- You could then straighten the knees and push back on the inner thighs in such a way that the thigh bones press straight back to work on the lower end in such a way that the psoas gets stretched.
- Or straighten the knees and brace the thighs first, then activate the pelvic floor and flatten the lumbars
Note that one way that you could deepen the psoas stretch is to press your hips forwards. If doing this, work at keeping your lumbar spine flat (and your pelvic floor muscles activated). Also keep pressing rearwards through your inner thighs.
Reaching the Arms Upwards
In the lying psoas stretch the psoas stretch is accentuated by reaching the arm past the head. You can do the same in the standing psoas stretch, reach both arms upwards and while doing so focusing on lifting the ribs and in general lengthening your spine upwards.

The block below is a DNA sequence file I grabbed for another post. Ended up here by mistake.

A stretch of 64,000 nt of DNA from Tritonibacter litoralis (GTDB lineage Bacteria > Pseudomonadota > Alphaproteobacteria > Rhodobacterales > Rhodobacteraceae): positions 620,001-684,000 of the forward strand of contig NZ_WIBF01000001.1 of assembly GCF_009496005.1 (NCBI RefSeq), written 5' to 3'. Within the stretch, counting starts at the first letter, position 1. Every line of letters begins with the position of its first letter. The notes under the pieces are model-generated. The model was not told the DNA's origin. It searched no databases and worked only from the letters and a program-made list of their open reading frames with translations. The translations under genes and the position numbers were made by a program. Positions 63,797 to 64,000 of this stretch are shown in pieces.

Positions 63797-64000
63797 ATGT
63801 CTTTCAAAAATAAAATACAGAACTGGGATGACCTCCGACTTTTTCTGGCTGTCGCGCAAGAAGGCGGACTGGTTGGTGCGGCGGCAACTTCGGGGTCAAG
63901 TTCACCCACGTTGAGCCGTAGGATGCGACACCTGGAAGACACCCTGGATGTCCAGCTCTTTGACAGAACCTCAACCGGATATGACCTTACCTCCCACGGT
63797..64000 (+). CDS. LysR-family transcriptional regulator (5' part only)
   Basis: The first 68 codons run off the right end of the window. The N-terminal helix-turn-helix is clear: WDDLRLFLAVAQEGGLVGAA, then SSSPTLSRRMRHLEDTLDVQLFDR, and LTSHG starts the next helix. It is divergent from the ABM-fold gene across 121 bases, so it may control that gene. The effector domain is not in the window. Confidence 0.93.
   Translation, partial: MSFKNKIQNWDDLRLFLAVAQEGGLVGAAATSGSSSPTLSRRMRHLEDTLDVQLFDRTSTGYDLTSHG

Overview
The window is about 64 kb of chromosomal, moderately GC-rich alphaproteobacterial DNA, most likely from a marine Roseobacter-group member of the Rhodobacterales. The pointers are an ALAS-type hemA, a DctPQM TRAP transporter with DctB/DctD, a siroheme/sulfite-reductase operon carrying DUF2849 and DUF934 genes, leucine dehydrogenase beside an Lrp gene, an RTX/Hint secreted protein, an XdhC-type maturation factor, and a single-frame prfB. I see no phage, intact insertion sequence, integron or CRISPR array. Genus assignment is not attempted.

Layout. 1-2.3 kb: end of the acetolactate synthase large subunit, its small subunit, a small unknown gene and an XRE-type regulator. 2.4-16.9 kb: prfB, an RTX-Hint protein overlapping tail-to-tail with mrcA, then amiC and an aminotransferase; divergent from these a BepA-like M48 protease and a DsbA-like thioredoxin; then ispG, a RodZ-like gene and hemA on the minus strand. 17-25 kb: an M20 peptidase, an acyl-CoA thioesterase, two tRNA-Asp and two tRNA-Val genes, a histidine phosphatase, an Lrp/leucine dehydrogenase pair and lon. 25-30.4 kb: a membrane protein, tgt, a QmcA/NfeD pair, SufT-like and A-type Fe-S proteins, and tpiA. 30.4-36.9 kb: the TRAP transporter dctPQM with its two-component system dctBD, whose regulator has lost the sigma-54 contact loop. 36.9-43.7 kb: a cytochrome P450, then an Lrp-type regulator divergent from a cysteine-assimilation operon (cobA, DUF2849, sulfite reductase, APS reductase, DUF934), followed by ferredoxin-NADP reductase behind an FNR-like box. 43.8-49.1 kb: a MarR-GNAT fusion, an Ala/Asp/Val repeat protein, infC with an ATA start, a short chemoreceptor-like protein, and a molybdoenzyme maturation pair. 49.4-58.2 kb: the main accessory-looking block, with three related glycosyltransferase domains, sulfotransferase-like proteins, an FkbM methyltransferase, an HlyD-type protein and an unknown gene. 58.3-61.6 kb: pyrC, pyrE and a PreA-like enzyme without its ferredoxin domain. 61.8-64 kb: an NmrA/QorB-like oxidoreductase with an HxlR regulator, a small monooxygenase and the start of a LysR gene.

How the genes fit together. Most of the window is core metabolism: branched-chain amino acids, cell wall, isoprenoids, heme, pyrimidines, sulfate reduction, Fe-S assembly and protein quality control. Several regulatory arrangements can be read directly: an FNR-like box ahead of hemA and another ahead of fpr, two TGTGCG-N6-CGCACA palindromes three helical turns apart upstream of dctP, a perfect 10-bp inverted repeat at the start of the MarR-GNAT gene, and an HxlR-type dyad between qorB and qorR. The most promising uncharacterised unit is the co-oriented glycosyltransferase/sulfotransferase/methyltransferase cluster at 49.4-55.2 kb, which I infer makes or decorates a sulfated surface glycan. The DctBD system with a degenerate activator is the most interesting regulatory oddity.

I'd suggest that this action is separate from lifting the lower back ribs. The feeling (and the effect) is slightly different. Lifting the arm and reaching the ribs up tends to affect the sides of the ribs more than the back, especially if reaching with both arms at the same time.
To that end, if you start with your arms lifted, but relaxed, then after activating your pelvic floor, flattening your lumbar and lifting your lower back ribs, then reach the arms up and lift the side ribs at the same time.
With practice all of these little actions become automatic and you can do them without having to think about them, while still being able to notice whether or not you've done them.
Continue reading Psoas Stretch Variations.
The Reclining Psoas Stretch
Active Psoas Stretches
More Hip Flexor Stretches
Counter Psoas Stretches with Glute Stretches